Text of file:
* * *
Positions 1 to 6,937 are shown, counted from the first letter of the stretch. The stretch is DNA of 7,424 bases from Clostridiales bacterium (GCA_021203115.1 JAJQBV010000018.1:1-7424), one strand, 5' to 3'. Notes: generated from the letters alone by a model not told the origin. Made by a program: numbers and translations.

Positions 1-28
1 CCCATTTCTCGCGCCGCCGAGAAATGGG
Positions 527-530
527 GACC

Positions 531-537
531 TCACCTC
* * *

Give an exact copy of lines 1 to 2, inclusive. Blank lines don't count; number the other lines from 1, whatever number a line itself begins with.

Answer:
Positions 1 to 6,937 are shown, counted from the first letter of the stretch. The stretch is DNA of 7,424 bases from Clostridiales bacterium (GCA_021203115.1 JAJQBV010000018.1:1-7424), one strand, 5' to 3'. Notes: generated from the letters alone by a model not told the origin. Made by a program: numbers and translations.

Positions 1-28